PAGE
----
Arms Trade Treaty facts are still alarming

After my September column on the United Nations Arms Trade Treaty, two readers took me to task for an alarmist statement they said caused the entire column to be suspect.

As I stated in the column, when the internet noise on a facet of gun politics causes panicky e-mails from friends and readers, it is time to research the subject and try to write about it in my columns, putting some of the dire warnings to rest.

And I expected the same when I started researching this movement by UN member nations toward a form of international gun control. I thought it was a lot of internet rumor, fueled by half-truths, misrepresentations and outright lies.

Instead, I found a huge reservoir of writings, releases and warnings in the national media and gun press about the dire consequences of such a treaty coming to pass.

This treaty is a real political “hot potato” that raises concerns about global control of sporting arms, which would affect many of our own freedoms of firearms ownership.

In my column, I quoted a noted expert in the field of firearms politics, with a personal response from Stephen Halbrook, a nationally respected attorney, author and scholar on Second-Amendment issues, and I also quoted reports and editorials on the Arms Trade Treaty by Reuters News Agency and the Washington Times newspaper.

I also quoted several lines from the U.S. Constitution that state if a treaty is ratified by two-thirds of the U.S. Senate, and signed by the president, that treaty becomes the law of the land and supersedes U.S. law.

While no one really believes the Senate will ever agree to any such treaty in its current form, the fact of its existence and the current administration entering into discussion over it has given gun-rights experts and organizations plenty to worry about.

Two readers pointed to a Supreme Court decision from 1957 entitled Reed v. Covert. This case is considered a landmark decision that determined no international treaty could ever supersede the Constitution.

My diligence wasn’t due enough in missing this decision by the Supreme Court, and I stand corrected on that point.

I quoted the parts of the Constitution because the proposed treaty has caused such concern and consternation among gun-rights organizations and groups, some have alluded to this misconception in their own releases.

But both of these readers used the statement on the Constitution to cast doubt on the rest of the article, which led me to believe they did not read the rest very well, nor did as much research as they claimed to disprove my statements. In fact, one claimed the column was “noting (sic) but a perverted way of attacking the President.”

Ted Rowe is a consultant to the Sporting Arms and Ammunition Manufacturers’ Institute (SAAMI), and president of the World Forum on the Future of Sport Shooting Activities. He is a former president of Sig Arms, and Harrington & Richardson. Rowe has been battling U.N. moves to limit gun rights across the world for years.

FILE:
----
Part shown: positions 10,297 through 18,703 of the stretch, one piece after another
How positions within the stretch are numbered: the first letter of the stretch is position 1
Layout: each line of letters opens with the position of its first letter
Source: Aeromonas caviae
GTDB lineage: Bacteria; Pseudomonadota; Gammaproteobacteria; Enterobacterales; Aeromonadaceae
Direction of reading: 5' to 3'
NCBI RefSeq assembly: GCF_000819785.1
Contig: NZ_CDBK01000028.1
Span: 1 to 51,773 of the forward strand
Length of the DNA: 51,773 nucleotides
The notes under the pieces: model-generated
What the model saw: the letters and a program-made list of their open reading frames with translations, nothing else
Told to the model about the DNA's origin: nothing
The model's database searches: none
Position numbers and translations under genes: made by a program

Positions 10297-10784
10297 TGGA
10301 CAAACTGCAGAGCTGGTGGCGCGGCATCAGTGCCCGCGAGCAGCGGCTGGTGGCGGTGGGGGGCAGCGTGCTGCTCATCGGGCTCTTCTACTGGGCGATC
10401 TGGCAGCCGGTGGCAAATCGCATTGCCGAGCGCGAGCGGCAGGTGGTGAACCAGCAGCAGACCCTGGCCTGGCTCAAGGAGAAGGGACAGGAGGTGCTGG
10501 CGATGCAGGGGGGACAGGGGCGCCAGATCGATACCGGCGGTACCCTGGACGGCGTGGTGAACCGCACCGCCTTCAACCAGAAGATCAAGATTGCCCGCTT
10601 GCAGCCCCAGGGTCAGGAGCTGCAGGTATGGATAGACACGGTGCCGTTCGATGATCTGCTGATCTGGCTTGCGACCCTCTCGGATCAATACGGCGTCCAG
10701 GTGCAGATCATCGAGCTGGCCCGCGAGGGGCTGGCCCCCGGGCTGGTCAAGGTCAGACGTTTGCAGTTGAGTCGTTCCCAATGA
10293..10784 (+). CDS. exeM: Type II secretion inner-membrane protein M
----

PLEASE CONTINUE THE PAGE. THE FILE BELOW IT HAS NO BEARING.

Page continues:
He told me a treaty does not have to be signed to cause problems for United States citizens. While the portions of the Constitution referring to treaties becoming the law of the land is open to interpretation, there is little doubt such an action by the Senate and the President would result in lawsuits, and one Supreme Court justice told him privately the court would never allow such to occur.

His recent speech to a UN subcommittee criticizing this treaty stated it would limit the rights of individuals to ship arms on hunting trips, and some emerging African nations see a major portion of their national budgets gained from sport hunting and the ancillary businesses spawned by it. The well-being of emerging African nations is also of great interest to the member nations of the UN.

A good friend is a prominent owner of a nationally recognized wholesale firearms business.

He recently flew to Washington, D.C., at his own expense, to lobby members of Congress about the Arms Trade Treaty, and the many worrisome actions it could propose such as microstamping of firearms. Such would be devastating to the gun business, adding huge costs to the manufacturing of all guns.

My friend was assured by every member of Congress he met that no such treaty would ever pass a vote in the Senate, let alone garner two-thirds of the votes in that house.

But the fact remains the treaty is still very much under discussion, and the Obama administration has entered into the debate.

Treaties, even without being ratified, still have an effect globally.

Sportsmen could be severely limited in the types or numbers of guns they ship to other countries for legal hunting trips. The treaty also would impose the following, according to a news release by the Gun Owners of America organization:

• Microstamping technology on firearms, thus making ammunition easily identified with a firearm once fired.

• Registration of firearms.

• Restrictions on gun sales, especially private transfers.

• Embargoes on firearms and materials, which would limit access to guns sold in this country.

So, I stand corrected on the statement on the Constitution. A Supreme Court decision from 1957 stands ready to block a treaty from superseding the Constitution. The fact remains the treaty is still being discussed, and could easily cause problems for gun owners around the world — even if it is never ratified by the Senate and signed by the President.

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